For thirty years, the cries of dying men and the searing agony of guilt have haunted John Travers—all because he made a decision in a Vietnamese jungle that resulted in the deaths of nine good soldiers. Now, after suffering through decades of self-hatred and bitterness, Travers has finally come to the conclusion that life is good.
And then Philip Mackey shows up. Travers—the owner of a private investigation firm with his business partner, Wally Karpinski—does not know much about Mackey except that he was a reasonably competent soldier who once saved his life. But it is not long before Mackey’s appearance and his revelations force Travers to confront his demons and question long-held truths. With the help of Karpinski and an eclectic group of associates, Travers embarks on a journey into the past where he must delve into humanity at its worst.
In this fast-paced thriller, the excruciating consequences of war erupt after thirty years, bringing violence, vengeance, and redemption to a Vietnam vet who must fight through the pain in order to find the inner peace he so desperately needs.
|Product dimensions:||6.00(w) x 9.00(h) x 0.89(d)|
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A Travers and Karpinski Novel
By C. Carl Roberts
Abbott PressCopyright © 2013 C. Carl Roberts
All rights reserved.
Life is good. It took me almost three decades to realize that. Oh, it was good when I was young, of course, but I was too stupid or too naïve to know it at the time. I was always focused on whatever I thought would make it good, like money, girls, parties, pizza, alcohol, and cars. In those days I was not mature or wise enough to understand the things that truly were important. The things that really made life good, like friendship, love, tolerance, patience, or peace of mind.
Vietnam was the emotional roadblock that disrupted my ability to recognize the good things that were possible. Because Vietnam scrambled my perception of reality. It took the handholds I used to navigate through life, immature and poorly developed as they were at the time, and mangled them into a knot of pain, misery, guilt and recrimination. I was transformed from a callow, wide-eyed innocent into an angry, hateful person who had no faith, no serenity and no hope.
It happened one horrific day in 1972; August 27th, to be precise. I made a mistake that led to the death of nine good men. Men who I was leading. Men who I respected. Men who depended on me to make good decisions. Men who died because I made a bad decision. I left that rainy, muddy, terrible place in a Medivac chopper, while my men left in heavy plastic bags. Twelve of us went in that day, and only one came out physically unscathed. I was not that man, because I left my blood and tissue and part of my soul there in the jungle.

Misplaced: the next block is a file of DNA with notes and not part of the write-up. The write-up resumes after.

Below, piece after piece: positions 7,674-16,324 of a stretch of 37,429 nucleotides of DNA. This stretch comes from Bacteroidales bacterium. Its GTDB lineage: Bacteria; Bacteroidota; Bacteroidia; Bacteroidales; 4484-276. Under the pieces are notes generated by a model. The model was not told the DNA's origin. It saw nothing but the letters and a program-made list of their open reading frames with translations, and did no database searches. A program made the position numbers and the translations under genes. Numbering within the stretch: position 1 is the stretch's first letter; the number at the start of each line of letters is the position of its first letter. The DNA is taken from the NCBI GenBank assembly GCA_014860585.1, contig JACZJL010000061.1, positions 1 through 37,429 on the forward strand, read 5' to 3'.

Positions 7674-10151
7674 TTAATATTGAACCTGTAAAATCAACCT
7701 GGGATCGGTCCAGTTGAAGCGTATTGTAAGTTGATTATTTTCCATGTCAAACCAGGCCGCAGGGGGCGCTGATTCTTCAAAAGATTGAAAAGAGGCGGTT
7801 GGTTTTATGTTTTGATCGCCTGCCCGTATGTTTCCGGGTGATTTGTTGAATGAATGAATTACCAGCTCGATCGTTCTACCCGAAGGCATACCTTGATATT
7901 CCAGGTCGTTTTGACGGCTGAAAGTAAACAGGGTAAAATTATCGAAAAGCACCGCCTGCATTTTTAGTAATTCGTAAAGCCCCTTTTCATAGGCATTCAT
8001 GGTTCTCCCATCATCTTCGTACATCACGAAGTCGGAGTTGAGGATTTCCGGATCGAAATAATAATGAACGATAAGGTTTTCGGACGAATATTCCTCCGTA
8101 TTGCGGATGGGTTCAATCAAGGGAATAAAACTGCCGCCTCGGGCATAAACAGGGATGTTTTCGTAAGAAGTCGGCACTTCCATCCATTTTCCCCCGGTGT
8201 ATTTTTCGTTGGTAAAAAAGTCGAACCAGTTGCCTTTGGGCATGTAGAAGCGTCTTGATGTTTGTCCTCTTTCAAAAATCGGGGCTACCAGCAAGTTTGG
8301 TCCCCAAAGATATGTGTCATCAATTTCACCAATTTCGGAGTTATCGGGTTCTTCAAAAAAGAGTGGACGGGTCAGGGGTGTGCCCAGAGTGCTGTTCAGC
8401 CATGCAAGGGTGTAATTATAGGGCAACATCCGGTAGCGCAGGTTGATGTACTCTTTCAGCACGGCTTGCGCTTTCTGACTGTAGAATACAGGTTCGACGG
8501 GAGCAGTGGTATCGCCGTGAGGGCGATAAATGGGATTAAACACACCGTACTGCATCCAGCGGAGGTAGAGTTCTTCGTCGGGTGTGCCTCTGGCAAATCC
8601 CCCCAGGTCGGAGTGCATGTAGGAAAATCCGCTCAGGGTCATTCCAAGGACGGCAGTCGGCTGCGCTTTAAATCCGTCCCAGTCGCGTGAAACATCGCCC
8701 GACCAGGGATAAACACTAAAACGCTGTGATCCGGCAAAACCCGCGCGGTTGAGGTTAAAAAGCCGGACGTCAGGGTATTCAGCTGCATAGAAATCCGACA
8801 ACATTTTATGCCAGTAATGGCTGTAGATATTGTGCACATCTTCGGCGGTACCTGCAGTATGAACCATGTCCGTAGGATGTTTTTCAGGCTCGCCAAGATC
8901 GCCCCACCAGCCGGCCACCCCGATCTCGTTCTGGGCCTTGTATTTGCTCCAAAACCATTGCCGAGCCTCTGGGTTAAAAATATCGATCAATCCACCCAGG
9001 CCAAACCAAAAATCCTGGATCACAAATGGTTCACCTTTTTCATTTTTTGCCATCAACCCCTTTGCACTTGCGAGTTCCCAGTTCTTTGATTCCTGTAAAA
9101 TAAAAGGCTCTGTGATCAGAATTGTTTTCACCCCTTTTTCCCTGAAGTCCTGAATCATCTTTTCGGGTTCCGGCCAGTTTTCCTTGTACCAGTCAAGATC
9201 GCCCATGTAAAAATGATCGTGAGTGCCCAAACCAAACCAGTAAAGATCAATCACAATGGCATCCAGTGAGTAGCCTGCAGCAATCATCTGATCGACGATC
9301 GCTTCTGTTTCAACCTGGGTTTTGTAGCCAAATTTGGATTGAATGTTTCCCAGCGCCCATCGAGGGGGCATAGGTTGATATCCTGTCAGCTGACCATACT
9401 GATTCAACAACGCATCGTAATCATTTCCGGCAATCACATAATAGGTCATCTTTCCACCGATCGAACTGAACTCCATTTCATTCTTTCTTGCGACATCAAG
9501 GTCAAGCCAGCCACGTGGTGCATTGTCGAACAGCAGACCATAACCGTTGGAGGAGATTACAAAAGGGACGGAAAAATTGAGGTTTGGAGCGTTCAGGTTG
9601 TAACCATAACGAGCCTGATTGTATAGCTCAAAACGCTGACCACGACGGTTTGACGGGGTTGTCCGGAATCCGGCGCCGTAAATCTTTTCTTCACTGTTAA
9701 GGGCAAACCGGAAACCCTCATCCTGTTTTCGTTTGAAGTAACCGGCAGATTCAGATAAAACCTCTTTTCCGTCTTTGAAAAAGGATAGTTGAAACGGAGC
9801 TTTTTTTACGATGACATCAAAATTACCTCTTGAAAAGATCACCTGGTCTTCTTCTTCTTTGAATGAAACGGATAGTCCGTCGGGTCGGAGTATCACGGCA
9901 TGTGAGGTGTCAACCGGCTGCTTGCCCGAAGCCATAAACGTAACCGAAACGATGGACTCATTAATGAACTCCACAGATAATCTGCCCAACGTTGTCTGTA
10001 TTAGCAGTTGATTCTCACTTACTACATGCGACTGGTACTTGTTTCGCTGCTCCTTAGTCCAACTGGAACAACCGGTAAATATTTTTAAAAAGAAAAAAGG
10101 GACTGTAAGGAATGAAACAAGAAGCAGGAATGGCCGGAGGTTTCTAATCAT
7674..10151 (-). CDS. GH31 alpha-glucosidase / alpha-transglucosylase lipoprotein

Having said all this, you might be wondering what great insight I had that suddenly changed me, and why, after thirty years of self-hatred and bitterness, I am able to come to the conclusion that life is good. It was not a bright light accompanied by singing angels and loud trumpets. It was not an epiphany that drove me to the nearest church to praise the Almighty. That would be too much to ask for, and even though I am more comfortable looking at life through those rhetorical rose-colored glasses, it has nothing to do with religion or my acceptance of God's heavenly grace. I still have some major issues with God and how He dealt with me some thirty years ago.
I guess I just woke up after a thirty-year stupor. Maybe it would be more accurate to say I was jostled awake by people who saw some redeeming qualities in me. It was like they grabbed me by the ears and shook me, until I opened my eyes. That and a few close scrapes seemed to move things into better alignment; highlighted some issues and priorities. While I lost a number of good years wandering around in the swamp of self-pity, in retrospect maybe that experience made my new life all that much better. Because I am aware of what I lost, and am better able to cherish what I now have. So yes, life is good—at last.
My name is John Travers. Most people call me JT. I prefer the short version, because whenever somebody calls me John I'm often reminded by my friend and business partner, Wally Karpinski, that john also refers to a toilet. The more you are around Wally, the more you stay away from terms or words with which he can torment you.